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The Jan. 6 committee should not make political bets

Some members of the House select committee expressed concern that making a criminal referral of Donald Trump would only further politicize the Department of Justice’s investigations into the insurrection. That’s the wrong impulse.

Donald Trump speaks at a rally supporting Republican candidates in Commerce, Ga., on March 26.AUDRA MELTON/NYT

The US House select committee investigating the Jan. 6 insurrection has yet to reveal its detailed report on what it has uncovered, but one aspect of the investigation has become clear: The committee has enough evidence to make a criminal referral of Donald Trump to the Department of Justice. That’s about as far as a House panel can go in delivering justice — it can make recommendations to, or put pressure on, the DOJ, but Congress has no legal authority to compel an actual prosecution.

The legal limitations have left members of the committee in disagreement over whether or not to make a criminal referral of the former president. Some, for example, have wondered if it’s even necessary to take that step, since it wouldn’t impose any legal consequences. And others are concerned that a referral would backfire and only further politicize any criminal investigations of Trump.


But while a criminal referral of Trump might seem to many like a largely symbolic act since it has no legal ramifications, it’s still important for the committee to take that step if that’s indeed where the evidence has led them. In such a precarious moment, where truth and the rule of law are under attack, it’s more crucial than ever that every credible institution stands up for what is right — not for what is merely palpable or politically advantageous.

The reality is that any move that the DOJ makes regarding Trump — be it an investigation, a prosecution, or a decision not to prosecute — will be a highly politicized one, no matter how much people like Attorney General Merrick Garland try to avoid it. It’s unprecedented for a former president to be criminally prosecuted, and it will surely turn into a spectacle if any investigation leads to that outcome. Trump, for example, will probably try to drum up support by crying out that the Biden administration is engaging in nothing but a “witch hunt,” and Republican candidates across the board would likely try to fundraise off of it.


But inaction by the DOJ would be politicized too. Trump could, for example, point to the DOJ as proof of exoneration, as he did with the Mueller report, and Democrats would question whether the department was not influenced by political calculations. That’s ultimately why the question of Trump’s legal fate should not be about political outcomes but about the precedent being set for future presidents. As this editorial board argued last year, it needs to be made clear to every future president that breaking the law in the Oval Office will not go unpunished.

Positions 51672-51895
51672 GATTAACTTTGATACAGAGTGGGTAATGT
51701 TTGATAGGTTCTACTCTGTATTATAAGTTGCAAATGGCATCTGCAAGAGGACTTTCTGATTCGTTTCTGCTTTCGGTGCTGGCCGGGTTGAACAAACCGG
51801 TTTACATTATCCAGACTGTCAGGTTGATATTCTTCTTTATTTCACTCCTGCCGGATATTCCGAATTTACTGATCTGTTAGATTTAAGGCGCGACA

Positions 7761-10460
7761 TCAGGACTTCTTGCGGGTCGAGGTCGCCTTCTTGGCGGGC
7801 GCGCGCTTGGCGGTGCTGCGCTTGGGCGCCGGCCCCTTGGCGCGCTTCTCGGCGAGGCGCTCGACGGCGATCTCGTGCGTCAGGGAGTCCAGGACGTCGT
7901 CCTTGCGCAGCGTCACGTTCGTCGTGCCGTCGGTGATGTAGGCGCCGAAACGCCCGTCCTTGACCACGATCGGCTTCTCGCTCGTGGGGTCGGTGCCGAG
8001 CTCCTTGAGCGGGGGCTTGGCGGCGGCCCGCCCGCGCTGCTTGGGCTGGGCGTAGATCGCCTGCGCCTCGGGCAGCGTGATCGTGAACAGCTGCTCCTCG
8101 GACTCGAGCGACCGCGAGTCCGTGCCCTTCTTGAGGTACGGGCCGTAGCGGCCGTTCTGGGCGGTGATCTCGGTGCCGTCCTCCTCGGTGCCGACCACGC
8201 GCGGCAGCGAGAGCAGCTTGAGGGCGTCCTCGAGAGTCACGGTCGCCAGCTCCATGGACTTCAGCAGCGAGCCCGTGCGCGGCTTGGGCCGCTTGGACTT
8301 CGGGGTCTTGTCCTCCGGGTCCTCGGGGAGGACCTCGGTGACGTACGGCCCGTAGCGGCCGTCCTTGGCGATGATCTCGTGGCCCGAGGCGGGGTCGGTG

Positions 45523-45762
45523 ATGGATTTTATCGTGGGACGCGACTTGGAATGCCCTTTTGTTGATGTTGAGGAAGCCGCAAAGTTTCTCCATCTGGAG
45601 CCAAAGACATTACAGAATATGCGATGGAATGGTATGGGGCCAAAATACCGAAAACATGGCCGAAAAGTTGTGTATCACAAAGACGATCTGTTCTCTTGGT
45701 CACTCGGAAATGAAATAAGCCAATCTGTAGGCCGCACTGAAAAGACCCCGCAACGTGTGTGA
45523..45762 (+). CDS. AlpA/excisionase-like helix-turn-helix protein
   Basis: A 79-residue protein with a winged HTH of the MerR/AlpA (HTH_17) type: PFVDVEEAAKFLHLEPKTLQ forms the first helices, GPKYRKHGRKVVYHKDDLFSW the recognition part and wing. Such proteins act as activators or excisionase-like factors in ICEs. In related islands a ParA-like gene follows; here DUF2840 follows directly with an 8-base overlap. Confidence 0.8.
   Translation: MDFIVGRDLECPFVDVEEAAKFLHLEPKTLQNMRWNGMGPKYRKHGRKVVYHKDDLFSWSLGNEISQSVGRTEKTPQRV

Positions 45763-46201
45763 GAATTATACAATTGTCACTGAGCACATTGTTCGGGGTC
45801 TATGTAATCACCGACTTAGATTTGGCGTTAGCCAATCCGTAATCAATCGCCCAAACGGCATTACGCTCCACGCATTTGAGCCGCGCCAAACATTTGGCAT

To both the attorney general and President Biden’s credit, they have mostly stayed above the fray, lending credibility to the fact that the department’s Jan. 6-related investigations are, in fact, truth-seeking efforts. And until now, the House’s Jan. 6 panel has also managed to rise above partisan bickering, which public polling has reflected: A solid majority of voters — including 40 percent of Republicans — have supported the work that the committee is doing.

That’s precisely why members shouldn’t be making decisions on how to proceed with this investigation based on political impulses. If Trump did indeed commit crimes, then the Jan. 6 committee has to make a recommendation that is based on that truth. Not doing so would only undermine the committee’s own credibility as a truth-seeking endeavor.


Representative Elaine Luria, who sits on the select committee, made clear that she thinks a criminal referral is appropriate. “I think it’s a lot more important to do what’s right than it is to worry about the political ramifications,” she said. “This committee, our purpose is legislative and oversight, but if in the course of our investigation we find that criminal activity has occurred, I think it’s our responsibility to refer that to the Department of Justice.”

That’s exactly right.

Editorials represent the views of the Boston Globe Editorial Board. Follow us on Twitter at @GlobeOpinion.